We are learning about the the Pythagorean Theorem in class. It says that $a^2+b^2 = c^2$. My homework problem says the following:

Find integers $a,b$ and $c$ such that $a^3+b^3 = c^3$.

How do I solve this equation?

I've been starting with $(3,4,5), (4,4,5)$ etc. Basically I am starting Pythogrean triples.

  • $\begingroup$ Are you sure it says that? There are not such numbers (apart from treivial ones). $\endgroup$ Commented Mar 14, 2013 at 15:42
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    $\begingroup$ By trial and error. It has only very trivial solutions. $\endgroup$ Commented Mar 14, 2013 at 15:42
  • $\begingroup$ @BrianM.Scott right, just realized that and edited my comment. $\endgroup$ Commented Mar 14, 2013 at 15:43
  • $\begingroup$ How trivial are we talking about? $\endgroup$
    – Valtteri
    Commented Mar 14, 2013 at 15:43
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    $\begingroup$ @Valtteri: To answer that would pretty much give away the solution. I’m trying to think of a good hint. $\endgroup$ Commented Mar 14, 2013 at 15:44

2 Answers 2


HINT: It is known that the equation $a^3+b^3=c^3$ has no solutions in which $a,b$, and $c$ are all positive integers. It does have infinitely many solutions in integers, but all of them have one of two or three basic forms (depending on how you count) and are rather trivial.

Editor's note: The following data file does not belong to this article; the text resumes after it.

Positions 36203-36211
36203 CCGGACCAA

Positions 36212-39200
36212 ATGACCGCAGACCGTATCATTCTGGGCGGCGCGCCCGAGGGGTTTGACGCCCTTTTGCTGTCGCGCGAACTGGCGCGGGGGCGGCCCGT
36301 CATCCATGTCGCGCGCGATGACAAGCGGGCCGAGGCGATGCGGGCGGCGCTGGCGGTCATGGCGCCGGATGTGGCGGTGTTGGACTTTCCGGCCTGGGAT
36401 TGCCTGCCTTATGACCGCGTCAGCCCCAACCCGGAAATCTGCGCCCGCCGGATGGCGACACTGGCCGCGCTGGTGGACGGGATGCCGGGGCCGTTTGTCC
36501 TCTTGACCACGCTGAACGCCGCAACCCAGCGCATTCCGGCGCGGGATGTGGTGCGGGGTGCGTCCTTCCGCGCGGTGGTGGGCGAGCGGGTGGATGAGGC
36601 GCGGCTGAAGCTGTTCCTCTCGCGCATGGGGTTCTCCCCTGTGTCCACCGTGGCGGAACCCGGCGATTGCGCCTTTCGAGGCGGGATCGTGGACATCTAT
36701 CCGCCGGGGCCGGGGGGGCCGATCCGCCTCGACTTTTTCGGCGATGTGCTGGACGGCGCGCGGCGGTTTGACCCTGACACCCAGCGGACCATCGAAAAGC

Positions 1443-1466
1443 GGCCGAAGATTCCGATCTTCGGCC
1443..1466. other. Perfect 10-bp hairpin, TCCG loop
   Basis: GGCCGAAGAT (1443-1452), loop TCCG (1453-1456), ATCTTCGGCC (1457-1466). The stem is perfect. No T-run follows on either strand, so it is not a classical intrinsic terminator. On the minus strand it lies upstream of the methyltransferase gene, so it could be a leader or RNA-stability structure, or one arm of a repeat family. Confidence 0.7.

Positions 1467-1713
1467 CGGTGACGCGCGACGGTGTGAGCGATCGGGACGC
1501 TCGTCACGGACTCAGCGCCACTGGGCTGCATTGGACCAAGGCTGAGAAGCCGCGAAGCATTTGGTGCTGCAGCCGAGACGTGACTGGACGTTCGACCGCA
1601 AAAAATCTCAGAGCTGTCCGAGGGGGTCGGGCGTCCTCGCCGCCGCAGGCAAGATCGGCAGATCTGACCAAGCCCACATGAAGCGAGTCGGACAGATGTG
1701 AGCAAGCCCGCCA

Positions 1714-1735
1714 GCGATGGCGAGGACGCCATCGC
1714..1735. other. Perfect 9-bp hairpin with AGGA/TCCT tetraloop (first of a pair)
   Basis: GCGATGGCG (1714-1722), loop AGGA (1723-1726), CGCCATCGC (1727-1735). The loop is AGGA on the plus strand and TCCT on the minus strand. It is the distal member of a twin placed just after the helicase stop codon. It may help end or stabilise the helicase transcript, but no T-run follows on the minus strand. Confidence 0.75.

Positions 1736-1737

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    $\begingroup$ It is $(a,-a,0)$? $\endgroup$ Commented Mar 14, 2013 at 15:56
  • $\begingroup$ @loxststudent: Oops! You found a second form; very good. Yes, that works, but there’s another set of solutions with the $0$ elsewhere. $\endgroup$ Commented Mar 14, 2013 at 16:10
  • $\begingroup$ i think it would be $(a,0,a)$? $\endgroup$ Commented Mar 14, 2013 at 16:11
  • $\begingroup$ @loxststudent: That’s right; also $\langle 0,a,a\rangle$, if you want to count that case separately from $\langle a,0,a\rangle$. $\endgroup$ Commented Mar 14, 2013 at 16:14

If $a=0,b^2=c^2\implies b=\pm c$ and $b^3=c^3\implies b=c$

$\implies b=c$

So, $(0,b,b)$ is a solution

Similarly, $(b,0,b)$ is a solution

If $c\ne0, \left(\frac ac\right)^2+\left(\frac bc\right)^2=1$

$\implies \frac ac<1\implies \left(\frac ac\right)^2>\left(\frac ac\right)^3$

Similarly, $\left(\frac bc\right)^2>\left(\frac bc\right)^3$

$\implies \left(\frac ac\right)^3+\left(\frac bc\right)^3<1$


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